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Planting cover crops

 
COGreg Hatfield
Posts: 4
Location: Northern Colorado
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I am purchasing our new homestead and I have about 2 acres of land that I would like to start building up the soil.  This is in Northern Colorado.  Zone 5 - not much rain ~ 15" in a good year.  I plan on putting in some hugelkultur beds but after that I would like to plan some alfalfa and clover. (does that sound reasonable?) My biggest questions is what is the best way to plant alfalfa and clover if you do not have a tractor & a seed drill?
 
Paul Cereghino
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Location: South Puget Sound, Salish Sea, Cascadia, North America
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I'll say:

Till - broadcast - rake - roll
Till - broadcast - harrow
Till - broadcast - 50% straw mulch

Note these prescriptions are just the achieve certain functions:  (1) create vacant niche for new species, (2) get seed distributed, (3) improve germination by improving seed-soil contact and increasing dead air at the soil surface.

Maybe replace till with animals if that is more convenient, because you get the manure.

I bet in your dryland climate that it is timing that is truely of the essence.

I don't know about your species choice.
 
COGreg Hatfield
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Location: Northern Colorado
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Paul - Thank you for your response.  We do not close on the property until April 29.  I am itching to get working on it.  You mentioned manure.  I think I will have access to a lot of sheep manure.  Can you just throw that on top of the soil or does it have to be tilled into the soil?  How long should I wait to try to plant any seeds after I put manure down?
 
                    
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congrats! or almost. i'm excited for you. if you are building hugelkultur you have some trees? look on craigslist for free firewood? any reservations taking down trees?

i personally have a hard time taking down trees (until the chainsaw gets burnin gas) but i got a lot of maples which are semi useful and its kinda tough to decide who stays and who goes.

i am building a path with various sized stones to my front walk. i finished about half so i decided to put some clover seed down in order to help lock the stones in place and keep erosion down. (maybe purslane would have been better, but i can always make more. but what im trying to get to is that since my soil is somewhat clay i ended up throwing some of the seed on hardpan. all my seed is germinating with the rain we been getting and its clear some will not make it through. doing it again i would mix the seed in with the soil as i lay and surround the stones.

i also just threw several pounds of clover and field pea out into some grass of mine. i figure it equals no work other than the time making the money to purchase the seed and since i know the seed is quality they will germinate when they feel like it. if they can't keep up with the grass they dont belong. if they only wanna colonize where the grass didnt make it as much then thats fine with me. it saves an awful lot of work and its really no loss if only some survive. this is my attempt at a patient approach, i feel as if in several years of doing this the field will no longer be 80 percent useless (to me) grass, and something more like 40 percent.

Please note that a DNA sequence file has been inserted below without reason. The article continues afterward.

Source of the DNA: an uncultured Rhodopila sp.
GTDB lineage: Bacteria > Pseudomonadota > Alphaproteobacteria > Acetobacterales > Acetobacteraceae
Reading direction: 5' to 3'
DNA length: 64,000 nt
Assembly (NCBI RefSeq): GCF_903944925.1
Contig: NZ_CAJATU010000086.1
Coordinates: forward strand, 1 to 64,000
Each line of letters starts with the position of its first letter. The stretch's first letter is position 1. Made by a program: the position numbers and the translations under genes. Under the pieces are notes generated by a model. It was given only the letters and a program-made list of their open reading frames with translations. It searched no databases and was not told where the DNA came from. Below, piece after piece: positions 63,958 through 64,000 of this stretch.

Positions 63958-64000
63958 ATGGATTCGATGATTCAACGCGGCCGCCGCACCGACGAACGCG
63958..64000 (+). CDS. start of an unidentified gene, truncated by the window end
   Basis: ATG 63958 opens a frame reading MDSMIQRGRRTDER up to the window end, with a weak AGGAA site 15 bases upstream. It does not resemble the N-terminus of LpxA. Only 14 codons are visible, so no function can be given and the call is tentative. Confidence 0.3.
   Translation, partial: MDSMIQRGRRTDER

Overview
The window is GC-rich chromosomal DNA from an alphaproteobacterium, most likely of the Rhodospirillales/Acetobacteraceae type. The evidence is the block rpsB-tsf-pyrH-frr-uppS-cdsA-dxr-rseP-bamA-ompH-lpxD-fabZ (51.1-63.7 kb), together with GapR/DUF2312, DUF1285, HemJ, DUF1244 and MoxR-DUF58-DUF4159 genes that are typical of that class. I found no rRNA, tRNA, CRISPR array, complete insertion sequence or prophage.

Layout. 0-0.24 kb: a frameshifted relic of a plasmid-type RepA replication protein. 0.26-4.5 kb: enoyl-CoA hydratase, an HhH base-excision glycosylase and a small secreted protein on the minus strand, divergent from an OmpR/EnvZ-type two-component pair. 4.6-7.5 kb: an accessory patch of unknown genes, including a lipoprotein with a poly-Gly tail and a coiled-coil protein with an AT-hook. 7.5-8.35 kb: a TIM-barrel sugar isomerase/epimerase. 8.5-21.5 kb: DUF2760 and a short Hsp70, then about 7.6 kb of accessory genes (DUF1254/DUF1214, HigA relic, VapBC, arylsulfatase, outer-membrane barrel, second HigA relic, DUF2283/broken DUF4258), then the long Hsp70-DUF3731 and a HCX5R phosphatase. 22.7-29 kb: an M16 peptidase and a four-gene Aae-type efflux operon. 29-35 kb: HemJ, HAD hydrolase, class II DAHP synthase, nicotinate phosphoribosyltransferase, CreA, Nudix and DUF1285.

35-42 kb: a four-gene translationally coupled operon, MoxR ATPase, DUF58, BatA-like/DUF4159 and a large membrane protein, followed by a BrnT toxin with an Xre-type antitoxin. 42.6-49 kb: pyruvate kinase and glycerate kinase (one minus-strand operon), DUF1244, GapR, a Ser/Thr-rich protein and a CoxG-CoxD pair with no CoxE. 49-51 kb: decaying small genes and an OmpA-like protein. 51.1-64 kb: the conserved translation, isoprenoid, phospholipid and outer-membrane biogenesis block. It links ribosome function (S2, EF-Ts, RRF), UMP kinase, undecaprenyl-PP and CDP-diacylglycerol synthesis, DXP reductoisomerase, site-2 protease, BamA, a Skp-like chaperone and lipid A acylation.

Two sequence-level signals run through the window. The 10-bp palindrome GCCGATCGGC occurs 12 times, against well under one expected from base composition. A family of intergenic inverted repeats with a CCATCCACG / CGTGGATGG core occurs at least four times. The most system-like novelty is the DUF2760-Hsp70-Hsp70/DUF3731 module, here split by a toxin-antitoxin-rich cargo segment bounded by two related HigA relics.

options i came across or purchased. clover (many types) vetch hairy, chickling (peas) oilseed radish. you might be interested to buy bag of some useful grasses like timothy and mix in each of those i just named. throw them all around or mix them with your dirt and see what happens.
 
Paul Cereghino
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Location: South Puget Sound, Salish Sea, Cascadia, North America
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Fresh manure is not a good seed bed (If I recall, the soil solution is too strong, making it hard for the seed to pull moisture in using an osmotic potential gradient,  and ammonia gas from the local N surplus is a poison to seeds.)

Some might recommend dumping some manure on the wood under the soil cap in the hugelkultur to offset nitrogen sequestration as the wood starts to decompose.

Except for the hugelkultur, I would personally save your manure, and the labor of hauling and spreading, to accompany a specific plan that benefits strongly from manure.  If your soil is in bad shape, a modest ammount of composted manure tilled in will give your legume crop a big jump, speeding up the soil development process.

If there are no legumes present, consider innoculation with the appropriate bacteria.

Since you mention it, as a preparatory activity, consider a compostables staging area, and consider aerobic composting to start building a reserve of high quality organic matter on site.
 
T. Pierce
Posts: 254
Location: Virginia
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manure needs to age and compost before using it.  except rabbit manure. that can be used immediately.  one practice is to cover the garden plot in the fall with it,  till it under and by spring youll be in good shape.  this yr i added it a month before i got ready to start planting.  i only did that b/c my soil is in its 3 rd yr of being "doctored" up.  and i wasnt able to get any horse manure all winter.  hopefully im not to early/late with it and it burns the garden up.  time will tell.
 
                    
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Dead Rabbit wrote:
manure needs to age and compost before using it.  except rabbit manure. that can be used immediately.  one practice is to cover the garden plot in the fall with it,   till it under and by spring youll be in good shape.  this yr i added it a month before i got ready to start planting.  i only did that b/c my soil is in its 3 rd yr of being "doctored" up.  and i wasnt able to get any horse manure all winter.  hopefully im not to early/late with it and it burns the garden up.  time will tell.


i have also heard that rabbit manure can be used immediately. Do we think that is because they are herbivores? how about collecting deer manure? could that be used uncomposted?

do you happen to know if the manure enriches the soil immediately or just can be used immediately?